Puttin’ it All Together


Long time no see my theory enthusiasts! I think it is time we put our knowledge so far to some use. From the get go I am hoping that you had a basic understanding of music fundamentals (note values, key signatures, time signatures, lines and spaces, etc…) so that the topics to come were easier to grasp. Well here is where the rubber meets the road, because we are going to do a harmonic analysis of Mozart’s Piano Sonata in B-flat, K.333, measures 1-10. This was the first sonata I analyzed at UTA, so thank you Dr. Hunt!

So first thing you should do is listen to what you are analyzing. Click here to listen to the portion we are going to discuss, which ends at the :20 mark. After listening, you want to have the sheet music, unless you are up for the challenge of doing it all by ear. The best website for public domain sheet music is the Petrucci Music Library. So we have listened, and we have the music. Basics are done. Let’s get into the real deal.

The first step you should take is addressing what key the piece is in. Luckily, a lot of classical pieces were simply titled, “sonata in X-major/minor”, which makes it easy, to an extent. But if there are no titular indicators, what do?

First thing is to look at your key signature. That will bring it to two options, the major key, or the relative minor. Let’s assume there isn’t a title to this piece. The key signature is two flats, which means we are in B-flat major, or G minor. The first chord is going to be the determining factor of the key. In this case, the first measure of music is arpeggiating a Bb major chord, and a G minor chord in first inversion. The first chord in a piece typically denotes the what key the piece is in.



One thing that may present a challenge for first time analysts is that this isn’t a chordal texture. One more feature that could slip you up is that Mozart starts the bass voice in the treble clef, which could lead to a misanalysis of the first chord being a I^5, which isn’t bad, but isn’t right. The second measure the bass is arpeggiating a C-minor chord (ii), and is ended by switching back to the bass clef. The third measure of this phrase is the first time the bass doesn’t arpeggiate the full chord. The bass is fulfilling the root, fifth, and seventh of the V7 chord. Lucky for us, the melody of this piece provides the third to complete the chord.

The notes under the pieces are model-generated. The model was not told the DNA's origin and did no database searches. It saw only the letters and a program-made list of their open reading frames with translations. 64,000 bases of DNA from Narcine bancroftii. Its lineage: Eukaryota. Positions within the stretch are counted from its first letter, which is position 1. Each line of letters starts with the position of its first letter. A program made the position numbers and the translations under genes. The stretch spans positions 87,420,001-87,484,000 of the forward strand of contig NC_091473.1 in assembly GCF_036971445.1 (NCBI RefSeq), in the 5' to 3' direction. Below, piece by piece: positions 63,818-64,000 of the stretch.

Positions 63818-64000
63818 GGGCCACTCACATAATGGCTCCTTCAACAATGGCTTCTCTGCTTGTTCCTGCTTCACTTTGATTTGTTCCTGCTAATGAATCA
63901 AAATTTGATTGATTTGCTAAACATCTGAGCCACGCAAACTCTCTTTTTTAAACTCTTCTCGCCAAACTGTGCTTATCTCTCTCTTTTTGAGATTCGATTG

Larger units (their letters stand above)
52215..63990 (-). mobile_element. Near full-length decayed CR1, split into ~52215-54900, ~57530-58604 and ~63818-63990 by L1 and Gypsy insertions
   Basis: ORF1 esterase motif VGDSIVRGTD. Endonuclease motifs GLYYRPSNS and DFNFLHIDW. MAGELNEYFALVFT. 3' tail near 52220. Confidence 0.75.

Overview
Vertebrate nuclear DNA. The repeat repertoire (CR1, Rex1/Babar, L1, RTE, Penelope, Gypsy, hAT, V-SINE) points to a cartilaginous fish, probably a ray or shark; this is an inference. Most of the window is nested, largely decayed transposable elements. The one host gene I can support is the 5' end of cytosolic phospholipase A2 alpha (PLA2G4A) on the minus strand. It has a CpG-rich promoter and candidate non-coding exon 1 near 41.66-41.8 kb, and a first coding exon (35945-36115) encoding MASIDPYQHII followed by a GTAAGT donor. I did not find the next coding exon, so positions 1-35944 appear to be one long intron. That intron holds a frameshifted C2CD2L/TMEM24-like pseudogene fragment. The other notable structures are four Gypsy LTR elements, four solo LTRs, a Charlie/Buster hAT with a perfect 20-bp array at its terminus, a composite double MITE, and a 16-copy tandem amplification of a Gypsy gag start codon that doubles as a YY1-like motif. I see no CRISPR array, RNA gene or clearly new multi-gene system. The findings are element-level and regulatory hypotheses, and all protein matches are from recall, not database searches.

There aren’t many other chords in this first section, but what a full, and rich portion of music Mozart has provided with only a handful of chords. As I have said in the past, the tendency of music is to return home, and if you listened to the music, you will hear that this section rests at the 0:20 mark where there is a V-I cadence. These demarcations in the overall piece are what help us figure out the form of a piece.

If you have kept up with me this far, then I’m guessing you are in for the long haul. I will continue to introduce new concepts as we go forward, and hope that you contact me with any questions if something doesn’t make sense. If you haven’t signed up for Lindby’s e-mail list, go to our homepage and scroll to the bottom. I have a segment that is coming out that I am pretty excited about. Could be a one-time thing, but who knows! Comment below, and thanks for turning on my corner.